Myths surrounding the Level 3 Training Courses
Over recent years we have noticed that as more providers have started selling level 3 training courses, and competition between ski schools and courses has increased, certain myths have been created. Below we have started to explore a few of these myths surrounding Level 3 Training Courses, and if there is any truth to these.
Myth 1: “Doing a course will guarantee me a job that season and in the future”
So, do any courses really offer a guaranteed job? Many seem to offer this but most will have a caveat that it is based on passing an interview. It probably comes as no surprise that most ski school managers will need to see you performing to the required level prior to allowing you to teach their clients. They will also expect you to have a level of resort knowledge, teaching knowledge and fully trust your capabilities. So, although there are job opportunities out there, they will require that you are able to perform to the required level, even as a paying trainee on a course.
Myth 2: “I won’t pass my BASI 3 unless I train with a BASI Trainer or Level 4”
This is simply not true, lots of people have passed their exams after training with various coaches or ski buddies helping them to improve their skiing. There is of course the argument that the BASI coaches will have a better knowledge of what has to be achieved and for some people this may be very helpful. But all this information is pretty available on the internet for everyone to see so an experienced coach would no doubt be able to adjust the training to your needs. Sometimes training with coaches from other systems can also be really useful, and they may be able to explain things in a different way that you might connect with.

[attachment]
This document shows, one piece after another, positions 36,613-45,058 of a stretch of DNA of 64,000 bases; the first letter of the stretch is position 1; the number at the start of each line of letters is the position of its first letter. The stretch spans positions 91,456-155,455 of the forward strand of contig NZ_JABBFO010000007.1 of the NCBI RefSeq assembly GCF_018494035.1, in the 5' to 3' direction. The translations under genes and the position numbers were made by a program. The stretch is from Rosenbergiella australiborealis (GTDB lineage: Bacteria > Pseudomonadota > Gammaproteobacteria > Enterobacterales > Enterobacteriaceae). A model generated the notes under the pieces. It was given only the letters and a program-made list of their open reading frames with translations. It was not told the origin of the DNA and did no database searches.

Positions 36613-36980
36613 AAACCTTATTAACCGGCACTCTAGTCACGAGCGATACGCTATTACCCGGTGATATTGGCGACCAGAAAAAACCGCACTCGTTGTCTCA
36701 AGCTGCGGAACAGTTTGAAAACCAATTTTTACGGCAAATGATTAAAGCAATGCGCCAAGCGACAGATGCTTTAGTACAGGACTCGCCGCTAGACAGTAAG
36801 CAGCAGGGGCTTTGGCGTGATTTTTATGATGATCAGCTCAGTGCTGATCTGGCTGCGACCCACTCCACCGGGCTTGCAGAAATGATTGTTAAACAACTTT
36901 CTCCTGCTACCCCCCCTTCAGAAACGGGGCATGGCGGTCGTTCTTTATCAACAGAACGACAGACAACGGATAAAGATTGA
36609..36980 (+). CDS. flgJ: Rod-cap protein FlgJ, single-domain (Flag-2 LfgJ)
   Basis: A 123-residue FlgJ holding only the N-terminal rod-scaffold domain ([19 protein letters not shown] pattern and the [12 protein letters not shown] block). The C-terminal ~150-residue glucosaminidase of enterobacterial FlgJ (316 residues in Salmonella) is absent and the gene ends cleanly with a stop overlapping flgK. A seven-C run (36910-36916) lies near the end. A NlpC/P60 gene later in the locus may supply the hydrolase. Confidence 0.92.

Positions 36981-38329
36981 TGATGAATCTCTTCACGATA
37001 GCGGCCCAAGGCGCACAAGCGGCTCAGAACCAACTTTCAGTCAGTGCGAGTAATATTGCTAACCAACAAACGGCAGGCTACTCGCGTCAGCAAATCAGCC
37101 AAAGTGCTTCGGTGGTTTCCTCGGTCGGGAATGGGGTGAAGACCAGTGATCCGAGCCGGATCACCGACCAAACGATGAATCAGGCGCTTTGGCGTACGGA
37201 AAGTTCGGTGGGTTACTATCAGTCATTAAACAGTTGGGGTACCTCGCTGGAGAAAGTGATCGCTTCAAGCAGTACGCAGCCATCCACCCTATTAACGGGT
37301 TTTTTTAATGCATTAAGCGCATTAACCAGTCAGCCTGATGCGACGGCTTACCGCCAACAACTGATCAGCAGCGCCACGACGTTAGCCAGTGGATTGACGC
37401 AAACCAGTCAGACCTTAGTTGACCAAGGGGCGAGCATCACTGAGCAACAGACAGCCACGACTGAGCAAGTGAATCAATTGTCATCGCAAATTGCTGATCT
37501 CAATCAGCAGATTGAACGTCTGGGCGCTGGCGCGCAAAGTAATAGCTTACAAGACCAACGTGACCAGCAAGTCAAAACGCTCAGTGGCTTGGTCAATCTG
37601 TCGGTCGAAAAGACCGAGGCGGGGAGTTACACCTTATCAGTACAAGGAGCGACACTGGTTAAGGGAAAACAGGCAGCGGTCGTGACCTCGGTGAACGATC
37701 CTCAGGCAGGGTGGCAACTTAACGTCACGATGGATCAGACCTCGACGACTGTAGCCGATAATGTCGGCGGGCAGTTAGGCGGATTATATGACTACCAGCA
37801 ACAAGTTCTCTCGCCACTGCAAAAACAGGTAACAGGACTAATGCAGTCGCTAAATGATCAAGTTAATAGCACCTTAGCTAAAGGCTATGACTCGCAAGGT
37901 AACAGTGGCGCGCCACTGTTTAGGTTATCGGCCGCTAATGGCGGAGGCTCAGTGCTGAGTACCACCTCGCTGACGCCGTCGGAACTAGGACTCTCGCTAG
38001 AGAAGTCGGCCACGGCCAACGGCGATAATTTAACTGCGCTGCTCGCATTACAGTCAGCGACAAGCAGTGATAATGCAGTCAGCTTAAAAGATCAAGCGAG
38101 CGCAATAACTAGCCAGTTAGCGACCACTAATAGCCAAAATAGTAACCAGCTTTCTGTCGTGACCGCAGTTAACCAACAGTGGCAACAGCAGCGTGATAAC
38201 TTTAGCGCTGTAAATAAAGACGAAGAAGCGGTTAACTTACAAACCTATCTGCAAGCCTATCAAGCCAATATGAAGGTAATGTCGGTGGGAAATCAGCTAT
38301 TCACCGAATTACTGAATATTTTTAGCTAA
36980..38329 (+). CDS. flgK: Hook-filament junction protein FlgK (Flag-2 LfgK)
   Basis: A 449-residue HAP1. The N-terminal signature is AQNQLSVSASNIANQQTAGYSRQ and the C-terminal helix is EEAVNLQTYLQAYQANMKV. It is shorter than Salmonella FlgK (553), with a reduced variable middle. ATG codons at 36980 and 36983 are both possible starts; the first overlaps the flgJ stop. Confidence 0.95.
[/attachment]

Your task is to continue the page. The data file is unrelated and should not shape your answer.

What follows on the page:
Myth 3: “Working for a school camp that offers ski lessons is the same as working for a ski school”
In our opinion this is entirely different to working for a professional ski school. Although you might still be expected to pass an interview, they will probably have less strict requirements and the level of teaching experience in many of the camps is likely to be lower which means you have less support from other experienced instructors. You should also be aware that the experience working for a professional ski school compared to a ski camp will be very different as you may also be required to work in another capacity, for example as an animator off the snow, which could also include evening arts and crafts sessions or talent shows etc.
Myth 4: “There are many more jobs for people with the Level 3”
Please don’t be under the illusion that ski schools offer more jobs to Level 3 instructors and that to have a career in the industry this is a requirement. It is worth bearing in mind that many schools value teaching experience as much, if not more, than another certificate. In fact experienced ski school directors recognise this and are probably more likely to employ a BASI 2 with 4 years’ experience over an ISIA with a lot less teaching experience who has rushed through the system, especially if you maybe also hold additional skills such as languages, or a passion to work with younger clients.
Myth 5: “Some schools only employ BASI 3 qualified instructors”
In recent years some schools started to advertise that they only employ ISIA certified instructors or above, mainly to try to stand out in a competitive market as there are now so many schools to choose from. It’s well known in Verbier for instance that these schools have also employed BASI 2’s as well, suggesting that there are opportunities for all levels of instructors and it is more a question of who is best for the job.
Altitude have been running BASI training courses for almost 20 years, and we currently offer both free and paid ‘Work and Train’ opportunities in our resorts around Switzerland. We hope you find this article helpful and if you are a newly qualified instructor wishing to know more about training opportunities and pitfalls please do get in touch.